Second and third grade students are exploring the “Kumeyaay” Native Americans through the inquiry process, asking the essential question, “How did the San Diego of long ago shape San Diego today?”
Using essential questions as springboards, students have the ability to explore through many different avenues according to their interests and passions. You see a small group of students huddled together in a more remote area of campus and, as an adult, your first thought is to ask: what they are doing? Looking closer, you see they are fourth and fifth graders filming their public service announcement about homelessness and are not only completely into their project, but they are actually choosing to work on this during their lunch time. Seventh grade students use the design thinking process to create activities to teach kindergarteners their content in a way they can understand and enjoy. Observing these students playing collaboratively-created board games, reading children’s books they wrote, facilitating directed drawing activities, and more, you clearly see the fascination and pride-of-creation on their faces. The seventh grade teacher did not need to conduct a formal assessment. These middle school students demonstrated mastery of the concepts and were able to self-assess, based on their kindergarteners’ reaction and understanding of the concept of photosynthesis. The use of technology is not the highlight in these learning experiences, technology simply assists in making these experiences possible and is utilized as a tool throughout projects.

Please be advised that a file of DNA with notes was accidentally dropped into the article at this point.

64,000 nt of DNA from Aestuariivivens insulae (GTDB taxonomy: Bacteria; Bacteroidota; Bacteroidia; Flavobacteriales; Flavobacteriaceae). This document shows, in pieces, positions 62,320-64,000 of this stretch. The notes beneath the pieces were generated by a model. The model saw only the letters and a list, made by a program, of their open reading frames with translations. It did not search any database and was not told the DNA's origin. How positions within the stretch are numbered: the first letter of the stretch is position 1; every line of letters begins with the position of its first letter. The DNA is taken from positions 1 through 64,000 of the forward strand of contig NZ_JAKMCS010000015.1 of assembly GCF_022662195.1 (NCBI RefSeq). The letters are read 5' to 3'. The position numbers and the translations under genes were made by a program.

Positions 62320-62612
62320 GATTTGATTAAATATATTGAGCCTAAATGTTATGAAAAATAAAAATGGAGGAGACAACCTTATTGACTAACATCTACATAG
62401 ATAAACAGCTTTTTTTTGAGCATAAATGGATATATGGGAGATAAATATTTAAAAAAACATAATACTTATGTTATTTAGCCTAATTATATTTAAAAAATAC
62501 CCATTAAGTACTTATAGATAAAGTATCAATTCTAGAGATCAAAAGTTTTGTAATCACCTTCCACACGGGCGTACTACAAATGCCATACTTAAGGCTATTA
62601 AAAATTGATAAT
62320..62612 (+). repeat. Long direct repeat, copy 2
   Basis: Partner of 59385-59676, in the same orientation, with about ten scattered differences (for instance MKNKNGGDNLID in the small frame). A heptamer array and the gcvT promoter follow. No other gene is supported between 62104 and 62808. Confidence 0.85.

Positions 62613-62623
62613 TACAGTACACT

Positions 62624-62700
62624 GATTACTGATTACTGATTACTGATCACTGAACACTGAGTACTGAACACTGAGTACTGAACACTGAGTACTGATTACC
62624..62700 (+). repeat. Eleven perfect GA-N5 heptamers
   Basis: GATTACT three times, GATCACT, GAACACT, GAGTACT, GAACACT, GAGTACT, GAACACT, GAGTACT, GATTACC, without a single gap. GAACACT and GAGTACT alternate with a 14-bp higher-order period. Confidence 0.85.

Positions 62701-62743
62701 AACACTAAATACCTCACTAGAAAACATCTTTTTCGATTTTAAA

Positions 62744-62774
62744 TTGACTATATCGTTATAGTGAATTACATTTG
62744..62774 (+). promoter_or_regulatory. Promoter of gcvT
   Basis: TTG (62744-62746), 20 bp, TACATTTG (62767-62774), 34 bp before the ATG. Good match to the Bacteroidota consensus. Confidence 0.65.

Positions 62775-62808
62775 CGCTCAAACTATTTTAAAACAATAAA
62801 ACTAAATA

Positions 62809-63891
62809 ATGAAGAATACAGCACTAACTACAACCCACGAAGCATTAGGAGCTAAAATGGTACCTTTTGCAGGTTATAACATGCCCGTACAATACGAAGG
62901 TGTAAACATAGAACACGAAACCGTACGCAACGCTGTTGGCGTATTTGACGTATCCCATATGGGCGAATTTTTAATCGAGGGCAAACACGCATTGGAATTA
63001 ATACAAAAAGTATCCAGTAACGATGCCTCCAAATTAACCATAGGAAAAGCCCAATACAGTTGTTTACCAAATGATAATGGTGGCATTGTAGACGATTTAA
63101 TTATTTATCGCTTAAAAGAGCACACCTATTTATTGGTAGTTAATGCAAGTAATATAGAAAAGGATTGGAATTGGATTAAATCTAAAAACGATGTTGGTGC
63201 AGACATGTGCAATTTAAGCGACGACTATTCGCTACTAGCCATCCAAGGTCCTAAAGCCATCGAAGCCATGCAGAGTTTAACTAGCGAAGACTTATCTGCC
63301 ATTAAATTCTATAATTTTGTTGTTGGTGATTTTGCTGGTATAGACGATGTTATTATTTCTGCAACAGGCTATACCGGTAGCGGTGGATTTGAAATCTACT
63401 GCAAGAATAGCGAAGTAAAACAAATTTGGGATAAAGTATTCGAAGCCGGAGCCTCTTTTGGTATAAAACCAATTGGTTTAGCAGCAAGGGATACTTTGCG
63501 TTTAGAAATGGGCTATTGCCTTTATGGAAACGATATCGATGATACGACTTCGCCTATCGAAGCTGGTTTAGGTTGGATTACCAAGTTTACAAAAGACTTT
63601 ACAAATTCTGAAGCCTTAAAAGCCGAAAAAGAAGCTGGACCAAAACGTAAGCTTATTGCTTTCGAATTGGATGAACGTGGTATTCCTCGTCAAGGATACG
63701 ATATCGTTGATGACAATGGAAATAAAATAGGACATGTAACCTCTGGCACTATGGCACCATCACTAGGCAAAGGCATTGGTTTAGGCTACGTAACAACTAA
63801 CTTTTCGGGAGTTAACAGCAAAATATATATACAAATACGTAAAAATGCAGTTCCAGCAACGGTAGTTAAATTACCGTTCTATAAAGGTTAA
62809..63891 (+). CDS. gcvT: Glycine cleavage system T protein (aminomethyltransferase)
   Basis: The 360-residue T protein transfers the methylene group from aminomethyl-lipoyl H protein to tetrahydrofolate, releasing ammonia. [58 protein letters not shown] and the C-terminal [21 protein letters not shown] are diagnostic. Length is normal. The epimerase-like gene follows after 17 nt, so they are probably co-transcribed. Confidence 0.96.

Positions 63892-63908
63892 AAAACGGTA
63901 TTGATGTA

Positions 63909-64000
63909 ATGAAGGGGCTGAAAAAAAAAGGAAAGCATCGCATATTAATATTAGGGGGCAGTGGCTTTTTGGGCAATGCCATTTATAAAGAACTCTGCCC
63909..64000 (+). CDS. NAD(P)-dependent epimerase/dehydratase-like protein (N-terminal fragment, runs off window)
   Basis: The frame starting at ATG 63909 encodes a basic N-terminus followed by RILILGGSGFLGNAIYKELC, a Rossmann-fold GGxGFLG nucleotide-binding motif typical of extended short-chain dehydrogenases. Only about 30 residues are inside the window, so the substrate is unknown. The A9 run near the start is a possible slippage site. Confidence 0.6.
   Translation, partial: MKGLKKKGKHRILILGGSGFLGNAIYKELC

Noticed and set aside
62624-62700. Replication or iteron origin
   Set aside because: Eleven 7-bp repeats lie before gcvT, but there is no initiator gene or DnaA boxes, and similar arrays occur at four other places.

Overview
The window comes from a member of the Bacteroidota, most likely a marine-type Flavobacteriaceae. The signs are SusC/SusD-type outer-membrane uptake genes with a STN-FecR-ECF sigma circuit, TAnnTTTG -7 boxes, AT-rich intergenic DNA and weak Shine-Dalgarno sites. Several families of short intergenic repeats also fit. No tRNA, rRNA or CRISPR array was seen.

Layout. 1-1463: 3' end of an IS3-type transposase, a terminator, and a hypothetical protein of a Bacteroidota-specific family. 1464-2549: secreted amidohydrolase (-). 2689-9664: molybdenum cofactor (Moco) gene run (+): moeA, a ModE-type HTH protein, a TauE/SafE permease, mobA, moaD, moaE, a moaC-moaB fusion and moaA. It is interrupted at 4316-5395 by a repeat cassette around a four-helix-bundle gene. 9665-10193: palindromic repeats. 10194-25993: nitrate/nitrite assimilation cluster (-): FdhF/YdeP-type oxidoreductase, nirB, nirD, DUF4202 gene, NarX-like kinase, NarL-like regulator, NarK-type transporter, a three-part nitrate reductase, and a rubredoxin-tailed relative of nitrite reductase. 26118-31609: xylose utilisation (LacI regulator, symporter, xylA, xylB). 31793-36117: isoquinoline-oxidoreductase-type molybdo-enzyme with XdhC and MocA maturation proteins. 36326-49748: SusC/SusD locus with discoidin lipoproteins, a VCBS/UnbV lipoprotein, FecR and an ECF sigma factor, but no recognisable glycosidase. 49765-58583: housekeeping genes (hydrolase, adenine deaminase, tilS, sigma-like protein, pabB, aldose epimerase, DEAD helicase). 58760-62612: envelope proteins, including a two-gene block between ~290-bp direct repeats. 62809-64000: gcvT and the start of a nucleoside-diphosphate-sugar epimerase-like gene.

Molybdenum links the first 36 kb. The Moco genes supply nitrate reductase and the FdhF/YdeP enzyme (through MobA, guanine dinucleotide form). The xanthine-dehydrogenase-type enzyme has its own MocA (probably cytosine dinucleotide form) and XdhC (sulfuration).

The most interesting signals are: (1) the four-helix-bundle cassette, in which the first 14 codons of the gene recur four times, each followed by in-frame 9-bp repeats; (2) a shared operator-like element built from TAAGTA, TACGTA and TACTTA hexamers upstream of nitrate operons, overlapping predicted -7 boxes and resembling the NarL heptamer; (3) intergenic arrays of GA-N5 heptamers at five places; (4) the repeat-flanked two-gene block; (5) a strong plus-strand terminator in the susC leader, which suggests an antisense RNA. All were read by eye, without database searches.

All around the Design39Campus, there is energy and fascination for learning. Students and teachers (we call them Learning Experience Designers) work together to create learning experiences that get students inspired and wanting to learn. Using our guiding principles, we are working to create a learning environment that promotes student choice and shows trust in students. We utilize the design thinking process, a human centered design approach.
When you put all of these aspects together, you create an environment that truly electrifies learning. This type of learning does not need a brand new building or new furniture; it needs a new mindset. It needs people looking at their current structures and practices and reimagining them. Technology has the ability to assist with the goal of moving beyond simple engagement, and to create classrooms that fascinate students, helping the next generation to find their passion and to create a curiosity for learning that will last a lifetime. We hope this new way of thinking about the use of technology in the learning environment will spur you to rethink your own vision for technology.